A special report by the The Mail on Sunday claims new evidence of the horrific impact and scale of US drone attacks in Pakistan. A dossier reportedly put together by a human rights lawyer claims horrifying stories of civilian deaths and casualties.
According to The Mail on Sunday, the dossier was put together by Shahzad Akbar of the Pakistan's Foundation for Fundamental Rights and the British human rights charity Reprieve.
The dossier has been filed in two court cases and will be used in murder investigations concerning alleged involvement of two US officials who reportedly ordered strikes. The Mail on Sunday reports that the officials have been identified as Jonathan Banks, a former head of the CIA's Islamabad station and John A. Rizzo, a CIA legal officer.
The Mail on Sunday reports Akbar said: "We have statements from a further 82 victims’ families relating to more than 30 drone strikes. This is their only hope of justice."
A report that appears to corroborate the claims of widespread civilian deaths come from Stanford and New York Universities. The report claims that between 2,562 and 3,325 people have been killed since US drone strikes began in Pakistan in 2004. Of the number are 881 civilians, including 176 children. Only 41 of the victims are considered "high value" terrorist targets, The Mail on Sunday reports.
But these figures are uncertain because the areas in question are the regions along the Pakistani frontier that are not accessible to journalists. While the relatives of victims of documented cases all claim that their relatives were not militants, US officials maintain those killed were militants who launch attack on NATO forces from Pakistan across the border into Afghanistan.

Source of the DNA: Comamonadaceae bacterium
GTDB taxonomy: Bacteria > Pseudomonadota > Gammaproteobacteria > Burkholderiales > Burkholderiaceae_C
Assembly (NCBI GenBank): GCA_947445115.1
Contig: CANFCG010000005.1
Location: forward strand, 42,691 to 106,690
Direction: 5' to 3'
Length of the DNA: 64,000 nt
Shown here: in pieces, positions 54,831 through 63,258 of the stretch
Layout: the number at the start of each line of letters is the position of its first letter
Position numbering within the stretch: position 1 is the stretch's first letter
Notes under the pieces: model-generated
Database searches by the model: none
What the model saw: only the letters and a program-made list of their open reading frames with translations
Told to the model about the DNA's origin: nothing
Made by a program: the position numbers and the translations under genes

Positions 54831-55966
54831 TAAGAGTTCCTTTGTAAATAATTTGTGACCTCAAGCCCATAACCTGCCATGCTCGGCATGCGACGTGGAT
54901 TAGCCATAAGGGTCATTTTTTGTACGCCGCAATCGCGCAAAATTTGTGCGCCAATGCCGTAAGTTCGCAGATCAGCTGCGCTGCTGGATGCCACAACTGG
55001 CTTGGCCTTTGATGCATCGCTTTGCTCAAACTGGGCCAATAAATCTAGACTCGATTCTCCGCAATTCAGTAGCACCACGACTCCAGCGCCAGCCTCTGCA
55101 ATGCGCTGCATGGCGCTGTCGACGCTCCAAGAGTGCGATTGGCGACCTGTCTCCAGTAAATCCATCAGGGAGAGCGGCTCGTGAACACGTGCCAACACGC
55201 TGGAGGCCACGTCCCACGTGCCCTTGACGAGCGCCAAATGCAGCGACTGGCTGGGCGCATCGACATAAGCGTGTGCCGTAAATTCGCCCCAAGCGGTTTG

President Obama acknowledged the attacks for the first time in January, saying: "This is a targeted, focused effort at people who are on a list of active terrorists, who are trying to go in and harm Americans."
The first of the two cases filed has been heard by an Islamabad court. The court is expected to make its judgment very soon. If Akbar's petition to the court is granted, an international arrest warrant will be issued through the Interpol against the CIA officials, The Mail on Sunday reports.
The second case in Peshawar involves civilian families of alleged victims who are seeking a ruling that all further strikes in Pakistani airspace be declared "acts of war" against Pakistan.
According to The Mail on Sunday, Karim Khan, a journalist and translator with masters degrees is the plaintiff. His family comes from a village called Machi Khel in the region of North Waziristan. According to Khel, his eldest son Zahinullah, 18, and his brother, Asif Iqbal, 35, were killed at about 9:30 p.m. on New Year's Eve, 2009 by a Hellfire missile from a drone while they were at dinner table. Khan said:
"We are an educated family. My uncle is a hospital doctor in Islamabad, and we all work in professions such as teaching. We have never had anything to do with militants or terrorists, and for that reason I always assumed we would be safe... Zahinullah, who had been studying in Islamabad, had returned to the village to work his way through college, taking a part-time job as a school caretaker. He was a quiet boy and studious – always in the top group of his class."
According to The Mail on Sunday, some of the drone strikes in which people died were carried out in "signature strikes" that involve a drone operator sitting in front of a computer screen in the US and selecting a target when he thinks he has spotted something that does not look right. An unnamed intelligence official said: "It could be a vehicle containing armed men heading towards the border, and the operator thinks, 'Let’s get them before they get there,' without any idea of who they are. It could also just be people sitting together. In the frontier region, every male is armed but it doesn't mean they are militants."